A friend of the pilot stated that he arrived at a party on the evening of May 25 and the pilot was already there. He recalled both himself and the pilot having several alcoholic beverages (two shots of Southern Comfort liqueur) between 2030 and 2200, but was not aware of his alcohol consumption before or after that time frame; there was also Bud Light and Smirnoff Vodka at the party. He recalled two of the passengers were also drinking alcohol at the party and the third passenger did not consume any alcohol because he was the designated driver for the group. Shortly thereafter, himself, the pilot, and three passengers all left the party and decided to drive to another party.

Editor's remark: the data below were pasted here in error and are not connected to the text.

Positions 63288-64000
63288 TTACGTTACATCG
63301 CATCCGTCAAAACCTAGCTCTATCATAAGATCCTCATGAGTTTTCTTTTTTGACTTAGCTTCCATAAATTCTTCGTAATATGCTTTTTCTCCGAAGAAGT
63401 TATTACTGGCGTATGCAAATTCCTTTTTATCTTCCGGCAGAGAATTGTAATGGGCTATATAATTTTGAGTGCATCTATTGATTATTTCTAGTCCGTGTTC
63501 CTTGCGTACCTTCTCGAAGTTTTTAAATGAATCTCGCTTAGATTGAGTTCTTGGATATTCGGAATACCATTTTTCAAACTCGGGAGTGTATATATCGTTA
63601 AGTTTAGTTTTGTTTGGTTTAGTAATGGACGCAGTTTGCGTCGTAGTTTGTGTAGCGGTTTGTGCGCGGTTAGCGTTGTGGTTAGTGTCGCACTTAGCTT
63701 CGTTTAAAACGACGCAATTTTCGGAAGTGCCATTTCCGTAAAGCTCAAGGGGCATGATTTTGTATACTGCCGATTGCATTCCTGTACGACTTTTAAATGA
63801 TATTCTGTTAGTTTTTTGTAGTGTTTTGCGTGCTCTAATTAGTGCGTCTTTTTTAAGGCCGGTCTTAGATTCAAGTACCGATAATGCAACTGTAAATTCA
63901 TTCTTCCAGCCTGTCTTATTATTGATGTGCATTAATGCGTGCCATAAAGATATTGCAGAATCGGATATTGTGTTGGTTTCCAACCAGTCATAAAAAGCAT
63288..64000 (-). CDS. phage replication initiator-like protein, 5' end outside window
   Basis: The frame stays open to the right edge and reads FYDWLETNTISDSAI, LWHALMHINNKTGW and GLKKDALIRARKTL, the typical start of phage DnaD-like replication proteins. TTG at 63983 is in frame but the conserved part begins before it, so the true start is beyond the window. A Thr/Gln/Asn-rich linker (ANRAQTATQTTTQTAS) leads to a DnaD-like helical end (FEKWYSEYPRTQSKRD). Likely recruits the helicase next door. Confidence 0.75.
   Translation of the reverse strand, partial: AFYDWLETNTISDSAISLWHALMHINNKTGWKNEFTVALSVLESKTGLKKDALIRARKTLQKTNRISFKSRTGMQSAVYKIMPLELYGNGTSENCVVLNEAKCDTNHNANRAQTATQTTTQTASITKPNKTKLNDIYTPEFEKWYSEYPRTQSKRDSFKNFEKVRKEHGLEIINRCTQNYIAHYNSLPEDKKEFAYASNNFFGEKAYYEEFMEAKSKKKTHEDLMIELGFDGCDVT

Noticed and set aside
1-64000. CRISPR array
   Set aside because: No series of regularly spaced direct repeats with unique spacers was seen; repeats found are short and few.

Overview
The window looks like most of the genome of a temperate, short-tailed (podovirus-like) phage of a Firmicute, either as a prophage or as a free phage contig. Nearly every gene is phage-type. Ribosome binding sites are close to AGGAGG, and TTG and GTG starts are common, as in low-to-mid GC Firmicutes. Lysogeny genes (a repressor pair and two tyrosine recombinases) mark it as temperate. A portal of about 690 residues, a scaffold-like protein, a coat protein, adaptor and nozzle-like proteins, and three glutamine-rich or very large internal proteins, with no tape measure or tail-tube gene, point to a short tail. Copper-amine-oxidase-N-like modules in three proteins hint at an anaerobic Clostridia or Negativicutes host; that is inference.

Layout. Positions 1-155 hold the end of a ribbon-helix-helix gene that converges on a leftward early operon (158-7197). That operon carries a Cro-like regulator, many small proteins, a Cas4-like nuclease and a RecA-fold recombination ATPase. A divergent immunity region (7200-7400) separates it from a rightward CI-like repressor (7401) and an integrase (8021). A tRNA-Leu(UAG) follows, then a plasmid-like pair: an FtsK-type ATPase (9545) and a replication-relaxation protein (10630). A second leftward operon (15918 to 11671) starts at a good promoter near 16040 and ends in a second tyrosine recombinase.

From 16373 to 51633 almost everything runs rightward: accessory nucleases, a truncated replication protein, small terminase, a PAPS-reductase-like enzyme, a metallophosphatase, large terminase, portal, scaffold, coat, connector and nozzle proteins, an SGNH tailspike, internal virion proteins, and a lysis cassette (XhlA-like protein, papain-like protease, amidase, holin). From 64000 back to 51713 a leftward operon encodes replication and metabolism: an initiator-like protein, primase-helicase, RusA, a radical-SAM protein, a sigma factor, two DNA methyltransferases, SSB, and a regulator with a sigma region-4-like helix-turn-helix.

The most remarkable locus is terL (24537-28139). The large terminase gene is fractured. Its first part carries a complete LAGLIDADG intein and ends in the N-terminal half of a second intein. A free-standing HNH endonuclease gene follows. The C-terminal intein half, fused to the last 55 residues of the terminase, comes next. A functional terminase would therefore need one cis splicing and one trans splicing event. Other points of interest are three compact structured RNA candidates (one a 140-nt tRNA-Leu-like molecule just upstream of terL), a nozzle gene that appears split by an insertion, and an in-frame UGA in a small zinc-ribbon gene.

The friend further stated that while en route to the other party, the vehicle was pulled over by a police officer. While they were all waiting in the car for the officer to complete the traffic stop, one of the passengers suggested that the group should go to Mesquite, since he frequently drove there on the weekends to gamble. The group agreed to go, with the exception of the friend, who decided that he would stay in town instead and he called someone to pick him up from the car's location. Some of the passengers called him a little later to again try to encourage him to go, but he refused and made a last call to them at 0110 when he let them know he was going back to the party. Nobody ever mentioned or gave him any indication that they were going to take an airplane to Mesquite.